UCSF researchers were able to successfully and rapidly purify one type of embryonic stem cell from a mix of many different types of embryonic stem cells in the culture dish thanks to a new technique.
The technique, which avoids the need to genetically alter the cells to distinguish them, is a key advance for obtaining the appropriate cells for repairing specific damaged tissues, said the researchers.
The new strategy links two existing technologies for the first time- the ability to identify specific embryonic stem cell types in a culture of different embryonic stem cells, and a way to efficiently sort them at a very high rate, a procedure known as "high throughput" processing.
"Before stem cell therapy can become routine, clinicians will need a plentiful and certain supply of pure stem cells that is capable of forming the particular tissue to be repaired, and is free of contamination by other cell types. But the goal of rapidly and safely harvesting vast numbers of a single stem cell type without altering the cell's genome has been challenging," said Dr. Harold Bernstein.
"Here we were able to purify one specific cell type without resorting to genetically engineering the stem cells themselves, a process that can introduce unwanted traits into the cells," he added.
While embryonic stem cell cultures are made up primarily of cells that have begun to differentiate, they also include cells that remain unspecialized, and thus have the capacity to form tumours, called teratomas.
Scientists have attempted to purify stem cells-whether to eliminate those with the potential to form teratomas or to isolate specific embryonic stem cell types-by using viruses to insert DNA into the stem cells' genes.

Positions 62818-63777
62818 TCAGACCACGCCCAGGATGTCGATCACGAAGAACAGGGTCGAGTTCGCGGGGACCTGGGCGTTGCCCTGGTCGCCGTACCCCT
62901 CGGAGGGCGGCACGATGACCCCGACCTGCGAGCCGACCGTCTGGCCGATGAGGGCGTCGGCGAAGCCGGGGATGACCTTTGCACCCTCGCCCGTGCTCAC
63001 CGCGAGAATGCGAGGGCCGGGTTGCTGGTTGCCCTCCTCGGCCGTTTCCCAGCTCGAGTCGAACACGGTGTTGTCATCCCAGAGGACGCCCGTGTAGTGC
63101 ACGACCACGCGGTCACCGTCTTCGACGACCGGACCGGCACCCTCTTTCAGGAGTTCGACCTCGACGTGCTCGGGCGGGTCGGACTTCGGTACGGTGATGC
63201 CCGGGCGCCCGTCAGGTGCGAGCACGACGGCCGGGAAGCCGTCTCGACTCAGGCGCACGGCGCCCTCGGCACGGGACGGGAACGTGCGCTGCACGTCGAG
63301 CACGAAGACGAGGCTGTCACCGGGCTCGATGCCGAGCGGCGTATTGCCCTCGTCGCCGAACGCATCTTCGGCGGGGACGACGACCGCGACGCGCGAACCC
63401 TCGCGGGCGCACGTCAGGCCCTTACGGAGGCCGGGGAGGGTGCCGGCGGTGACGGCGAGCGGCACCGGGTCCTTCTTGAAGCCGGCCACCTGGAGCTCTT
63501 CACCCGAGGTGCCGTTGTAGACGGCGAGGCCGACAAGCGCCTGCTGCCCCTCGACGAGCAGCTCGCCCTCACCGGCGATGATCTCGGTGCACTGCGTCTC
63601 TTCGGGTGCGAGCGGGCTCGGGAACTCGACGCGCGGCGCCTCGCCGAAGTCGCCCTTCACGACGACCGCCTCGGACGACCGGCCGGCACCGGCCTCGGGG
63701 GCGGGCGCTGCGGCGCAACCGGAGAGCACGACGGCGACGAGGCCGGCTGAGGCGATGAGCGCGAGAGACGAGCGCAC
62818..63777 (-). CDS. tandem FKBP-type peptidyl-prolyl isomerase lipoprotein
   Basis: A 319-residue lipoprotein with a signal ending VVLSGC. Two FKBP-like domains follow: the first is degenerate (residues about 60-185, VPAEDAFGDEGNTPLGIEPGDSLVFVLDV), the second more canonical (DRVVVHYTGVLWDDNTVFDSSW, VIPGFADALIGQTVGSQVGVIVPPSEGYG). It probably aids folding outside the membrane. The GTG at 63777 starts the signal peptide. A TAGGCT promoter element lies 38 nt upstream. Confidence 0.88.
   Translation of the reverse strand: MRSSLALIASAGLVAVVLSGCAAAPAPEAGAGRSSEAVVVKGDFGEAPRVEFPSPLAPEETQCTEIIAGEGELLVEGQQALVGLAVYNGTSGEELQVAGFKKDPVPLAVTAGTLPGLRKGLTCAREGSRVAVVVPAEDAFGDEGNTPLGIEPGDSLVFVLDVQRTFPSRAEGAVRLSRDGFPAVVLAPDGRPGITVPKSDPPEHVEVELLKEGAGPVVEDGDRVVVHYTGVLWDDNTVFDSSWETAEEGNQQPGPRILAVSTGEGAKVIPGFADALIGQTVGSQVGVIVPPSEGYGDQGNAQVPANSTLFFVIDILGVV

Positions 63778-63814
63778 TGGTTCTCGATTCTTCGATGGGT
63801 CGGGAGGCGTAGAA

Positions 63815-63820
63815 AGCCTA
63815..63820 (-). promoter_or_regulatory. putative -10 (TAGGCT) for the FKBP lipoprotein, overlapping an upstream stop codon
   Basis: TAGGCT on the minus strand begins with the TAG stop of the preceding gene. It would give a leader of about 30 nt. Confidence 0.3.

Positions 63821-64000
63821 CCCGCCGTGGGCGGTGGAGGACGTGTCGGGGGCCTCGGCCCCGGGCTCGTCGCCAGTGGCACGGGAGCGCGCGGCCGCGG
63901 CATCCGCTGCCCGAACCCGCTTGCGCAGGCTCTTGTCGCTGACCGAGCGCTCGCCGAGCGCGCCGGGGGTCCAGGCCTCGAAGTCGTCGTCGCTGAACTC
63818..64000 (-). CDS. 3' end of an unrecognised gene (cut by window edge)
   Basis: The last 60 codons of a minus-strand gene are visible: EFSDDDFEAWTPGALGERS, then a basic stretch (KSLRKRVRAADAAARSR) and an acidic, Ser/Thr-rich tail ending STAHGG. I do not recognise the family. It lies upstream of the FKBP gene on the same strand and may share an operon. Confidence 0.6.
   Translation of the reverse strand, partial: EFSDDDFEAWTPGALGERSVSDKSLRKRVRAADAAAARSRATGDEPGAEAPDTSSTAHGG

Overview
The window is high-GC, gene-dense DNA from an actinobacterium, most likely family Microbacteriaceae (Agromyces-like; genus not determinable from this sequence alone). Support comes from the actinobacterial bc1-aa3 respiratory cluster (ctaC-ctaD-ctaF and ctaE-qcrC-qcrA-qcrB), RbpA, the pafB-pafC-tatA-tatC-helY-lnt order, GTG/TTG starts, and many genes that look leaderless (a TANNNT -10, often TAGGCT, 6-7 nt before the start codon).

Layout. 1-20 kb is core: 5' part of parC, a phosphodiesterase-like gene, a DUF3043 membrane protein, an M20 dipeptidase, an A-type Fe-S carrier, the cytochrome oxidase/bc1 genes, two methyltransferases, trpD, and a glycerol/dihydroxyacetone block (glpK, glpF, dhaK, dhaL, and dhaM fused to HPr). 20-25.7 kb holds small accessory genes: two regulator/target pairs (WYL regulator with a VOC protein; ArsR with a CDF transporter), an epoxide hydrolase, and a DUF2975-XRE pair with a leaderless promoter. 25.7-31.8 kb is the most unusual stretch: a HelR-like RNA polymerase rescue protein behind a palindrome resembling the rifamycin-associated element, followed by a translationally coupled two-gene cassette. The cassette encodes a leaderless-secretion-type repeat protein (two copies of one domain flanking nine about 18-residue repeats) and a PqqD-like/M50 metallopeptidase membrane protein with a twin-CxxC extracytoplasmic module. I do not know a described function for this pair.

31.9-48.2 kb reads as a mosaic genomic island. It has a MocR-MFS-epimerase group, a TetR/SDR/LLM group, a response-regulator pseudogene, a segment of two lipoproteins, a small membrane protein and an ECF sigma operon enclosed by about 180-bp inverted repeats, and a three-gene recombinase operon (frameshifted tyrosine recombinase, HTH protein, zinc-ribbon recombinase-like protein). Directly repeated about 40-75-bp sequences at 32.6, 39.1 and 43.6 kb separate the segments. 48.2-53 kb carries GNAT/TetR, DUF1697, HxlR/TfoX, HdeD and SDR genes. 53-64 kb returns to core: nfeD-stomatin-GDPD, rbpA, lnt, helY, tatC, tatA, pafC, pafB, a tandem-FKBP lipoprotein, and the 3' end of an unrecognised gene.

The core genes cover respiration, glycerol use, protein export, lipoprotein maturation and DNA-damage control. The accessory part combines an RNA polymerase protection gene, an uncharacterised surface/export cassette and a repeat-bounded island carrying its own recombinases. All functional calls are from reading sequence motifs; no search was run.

This technique allows researchers to distinguish one type of cell from another, but this genetic engineering approach carries the risk of altering the natural makeup of the stem cells.
The UCSF scientists used a different strategy-they identified cells that can form teratomas by searching for a telltale snippet of DNA in the tumour cells' genes.
They chemically tagged these cells without altering them, and the cells were then removed on the basis of this temporary molecular tag.
They reported separating out the desired stem cells from the teratoma-forming cells at a rate of about 25,000 cells per second.
The researchers say they expect the same approach could be used to separate and purify different types of cells as they advance from the stem cell state into neurons, heart cells or any other type of tissue needed for future stem cell therapy.
"Stem cell therapy requires us to select the cells we need, to eliminate teratoma-forming cells from the desired stem cells, and to accomplish this in a high-throughput manner so that we can obtain enough cells. We show how all three goals can be accomplished at once," said Bernstein.
"We envision this as a tool that ultimately could rapidly identify and purify many different kinds of differentiating cells on their way to becoming heart muscle or pancreas or skin cells. This approach could quickly build up a large reservoir of desired cells," he added.
The study has been published online in the journal Stem Cells and Development.